Though they lack the doggedness, guile and the experience, most of them will take the game to the old guard. Their ambition and dreams are buoyed by an electorate yearning for new leadership. And that mix of a new crop of leaders and a people yearning for change has created a stir in the region with over three million votes.
Many residents of the vast province feel that the exit of Moi exposed them to the ills of being in the opposition. A huge chunk, mostly the young, though disapprove that and they are stoking up the fire of agitation that is sweeping the province. And the leaflets depicting ODM presidential aspirant Mr Raila Odinga hanging the former President did nothing to assuage the anger that the locals have with the current administration. Throngs of youth and old men sit out in trading centres in the evening talking about politics.
Former Eldoret North MP and Pentagon member, Mr William Ruto, addresses supporters at Iten in Keiyo District during an ODM campaign rally recently.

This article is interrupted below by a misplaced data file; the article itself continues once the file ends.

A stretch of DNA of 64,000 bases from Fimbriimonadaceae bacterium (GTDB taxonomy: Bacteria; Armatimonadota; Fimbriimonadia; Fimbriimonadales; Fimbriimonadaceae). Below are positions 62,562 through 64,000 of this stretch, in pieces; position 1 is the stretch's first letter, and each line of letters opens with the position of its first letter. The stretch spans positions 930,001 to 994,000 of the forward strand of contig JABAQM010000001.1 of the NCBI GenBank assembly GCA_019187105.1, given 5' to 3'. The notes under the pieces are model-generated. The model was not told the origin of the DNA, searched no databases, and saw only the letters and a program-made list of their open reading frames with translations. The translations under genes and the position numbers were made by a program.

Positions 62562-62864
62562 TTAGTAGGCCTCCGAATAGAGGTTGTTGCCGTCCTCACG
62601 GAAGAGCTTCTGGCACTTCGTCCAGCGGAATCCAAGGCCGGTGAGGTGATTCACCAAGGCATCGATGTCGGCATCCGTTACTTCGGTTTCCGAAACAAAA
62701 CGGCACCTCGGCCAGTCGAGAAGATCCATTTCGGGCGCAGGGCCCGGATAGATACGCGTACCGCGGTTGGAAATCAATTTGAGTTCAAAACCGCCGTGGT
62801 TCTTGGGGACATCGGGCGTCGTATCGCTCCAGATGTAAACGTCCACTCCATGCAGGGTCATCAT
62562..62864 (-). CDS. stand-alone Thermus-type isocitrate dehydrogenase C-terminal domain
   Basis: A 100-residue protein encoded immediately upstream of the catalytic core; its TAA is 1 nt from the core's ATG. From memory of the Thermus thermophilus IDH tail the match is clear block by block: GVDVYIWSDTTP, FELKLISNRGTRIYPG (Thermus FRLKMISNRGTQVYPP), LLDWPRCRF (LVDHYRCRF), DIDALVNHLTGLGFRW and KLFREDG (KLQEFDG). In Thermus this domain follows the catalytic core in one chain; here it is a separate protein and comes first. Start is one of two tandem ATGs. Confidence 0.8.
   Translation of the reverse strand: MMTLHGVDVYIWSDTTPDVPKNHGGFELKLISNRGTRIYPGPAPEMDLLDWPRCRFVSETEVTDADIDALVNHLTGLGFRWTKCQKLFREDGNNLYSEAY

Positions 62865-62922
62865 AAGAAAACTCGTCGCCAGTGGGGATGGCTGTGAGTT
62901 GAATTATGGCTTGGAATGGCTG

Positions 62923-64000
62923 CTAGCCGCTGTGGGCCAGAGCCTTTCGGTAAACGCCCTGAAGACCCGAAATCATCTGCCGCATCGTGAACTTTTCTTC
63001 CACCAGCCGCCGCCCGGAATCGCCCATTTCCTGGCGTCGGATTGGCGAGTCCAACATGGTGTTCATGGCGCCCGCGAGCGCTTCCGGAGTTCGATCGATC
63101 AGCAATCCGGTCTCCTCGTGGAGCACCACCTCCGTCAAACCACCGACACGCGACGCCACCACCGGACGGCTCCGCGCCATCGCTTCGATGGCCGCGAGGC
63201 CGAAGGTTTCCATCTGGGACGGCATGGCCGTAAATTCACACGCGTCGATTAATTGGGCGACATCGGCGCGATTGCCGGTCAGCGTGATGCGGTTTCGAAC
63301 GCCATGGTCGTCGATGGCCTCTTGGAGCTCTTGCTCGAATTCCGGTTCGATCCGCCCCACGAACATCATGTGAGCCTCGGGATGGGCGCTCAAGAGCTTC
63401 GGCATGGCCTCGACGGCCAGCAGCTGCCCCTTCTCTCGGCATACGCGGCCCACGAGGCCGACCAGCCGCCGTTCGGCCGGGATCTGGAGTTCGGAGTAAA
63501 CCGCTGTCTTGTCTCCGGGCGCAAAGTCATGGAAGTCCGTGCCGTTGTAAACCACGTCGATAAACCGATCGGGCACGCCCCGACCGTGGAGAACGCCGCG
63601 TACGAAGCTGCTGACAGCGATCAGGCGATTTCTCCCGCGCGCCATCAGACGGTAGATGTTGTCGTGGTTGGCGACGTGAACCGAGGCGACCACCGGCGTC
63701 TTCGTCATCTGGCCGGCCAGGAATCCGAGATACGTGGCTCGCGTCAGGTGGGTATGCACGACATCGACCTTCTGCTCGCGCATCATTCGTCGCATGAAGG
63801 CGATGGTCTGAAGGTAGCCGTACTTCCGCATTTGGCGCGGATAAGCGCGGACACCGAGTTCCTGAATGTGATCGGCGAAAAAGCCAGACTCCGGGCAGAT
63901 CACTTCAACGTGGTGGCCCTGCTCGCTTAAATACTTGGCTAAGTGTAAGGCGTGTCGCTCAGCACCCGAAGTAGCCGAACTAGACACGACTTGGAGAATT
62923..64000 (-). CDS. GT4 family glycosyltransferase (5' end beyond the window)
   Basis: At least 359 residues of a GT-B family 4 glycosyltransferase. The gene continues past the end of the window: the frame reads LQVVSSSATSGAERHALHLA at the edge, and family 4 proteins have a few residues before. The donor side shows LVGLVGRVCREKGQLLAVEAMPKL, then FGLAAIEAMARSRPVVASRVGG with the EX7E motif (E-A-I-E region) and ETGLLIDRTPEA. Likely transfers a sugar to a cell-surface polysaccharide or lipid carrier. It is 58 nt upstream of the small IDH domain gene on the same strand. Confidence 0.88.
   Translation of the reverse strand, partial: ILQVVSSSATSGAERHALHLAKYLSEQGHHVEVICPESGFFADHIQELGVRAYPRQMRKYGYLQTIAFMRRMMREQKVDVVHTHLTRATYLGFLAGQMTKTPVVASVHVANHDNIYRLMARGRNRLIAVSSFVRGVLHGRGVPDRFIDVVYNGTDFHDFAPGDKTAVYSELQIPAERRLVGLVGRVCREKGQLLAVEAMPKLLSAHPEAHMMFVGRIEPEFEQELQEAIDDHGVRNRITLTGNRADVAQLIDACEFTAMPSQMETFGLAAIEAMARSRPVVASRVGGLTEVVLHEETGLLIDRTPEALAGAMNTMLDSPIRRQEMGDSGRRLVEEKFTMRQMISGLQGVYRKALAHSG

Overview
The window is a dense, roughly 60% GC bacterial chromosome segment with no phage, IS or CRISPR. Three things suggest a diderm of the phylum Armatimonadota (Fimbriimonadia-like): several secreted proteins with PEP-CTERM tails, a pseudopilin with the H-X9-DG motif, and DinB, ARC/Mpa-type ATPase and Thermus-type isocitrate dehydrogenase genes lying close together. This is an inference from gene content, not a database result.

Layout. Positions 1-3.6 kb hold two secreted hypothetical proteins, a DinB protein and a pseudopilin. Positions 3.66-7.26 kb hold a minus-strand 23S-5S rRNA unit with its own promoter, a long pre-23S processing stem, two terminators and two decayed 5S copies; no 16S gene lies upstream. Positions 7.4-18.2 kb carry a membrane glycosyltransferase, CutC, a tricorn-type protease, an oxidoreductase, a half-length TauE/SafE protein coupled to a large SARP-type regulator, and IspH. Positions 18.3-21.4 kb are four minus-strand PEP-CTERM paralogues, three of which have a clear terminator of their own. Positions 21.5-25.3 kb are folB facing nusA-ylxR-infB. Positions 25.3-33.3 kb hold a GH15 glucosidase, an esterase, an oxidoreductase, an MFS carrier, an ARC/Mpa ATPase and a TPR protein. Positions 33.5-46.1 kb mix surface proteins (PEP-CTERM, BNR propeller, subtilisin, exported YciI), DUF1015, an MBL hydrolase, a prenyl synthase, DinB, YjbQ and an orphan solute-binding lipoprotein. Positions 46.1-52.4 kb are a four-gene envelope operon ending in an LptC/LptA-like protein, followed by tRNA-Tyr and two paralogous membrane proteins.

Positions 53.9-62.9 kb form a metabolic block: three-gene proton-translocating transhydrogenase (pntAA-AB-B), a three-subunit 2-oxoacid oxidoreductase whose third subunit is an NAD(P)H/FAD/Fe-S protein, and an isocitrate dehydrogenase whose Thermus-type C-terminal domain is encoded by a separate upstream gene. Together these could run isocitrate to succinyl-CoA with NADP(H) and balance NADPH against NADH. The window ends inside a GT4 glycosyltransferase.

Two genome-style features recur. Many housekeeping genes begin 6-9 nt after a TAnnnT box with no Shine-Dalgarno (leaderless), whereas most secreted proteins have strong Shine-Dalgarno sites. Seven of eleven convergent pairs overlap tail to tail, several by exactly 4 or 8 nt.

Former Eldoret Kanu chairman, Mr Jackson Kibor, who fell foul with the former President said leaders were out of step with the people.
"The people even small children know Arap Mibey (the name the locals have given Raila) and nothing can change them," he said.
"As a university student in the 1970s we fought for people power. The people are always ahead and Rift Valley is not an exception in 2007," says former Internal Security PS, Mr Zakayo Cheruiyot who is vying for the Kuresoi seat on an ODM ticket.
The sacking of key Government officials in the wake of Kibakis victory has left a sour taste in the mouths of many and the general believe is that that was the corollary of backing Mois chosen successor Mr Uhuru Kenyatta, who is now in the Party of National Unity through which Kibaki will be contesting the presidency.
"It is not a rebellion per se, people want change. To the people of the Rift Valley nothing has moved and when PNU says kazi iendelee they feel spited," said Cheruiyot.
"And like the rest of the country in 2002, they are angered."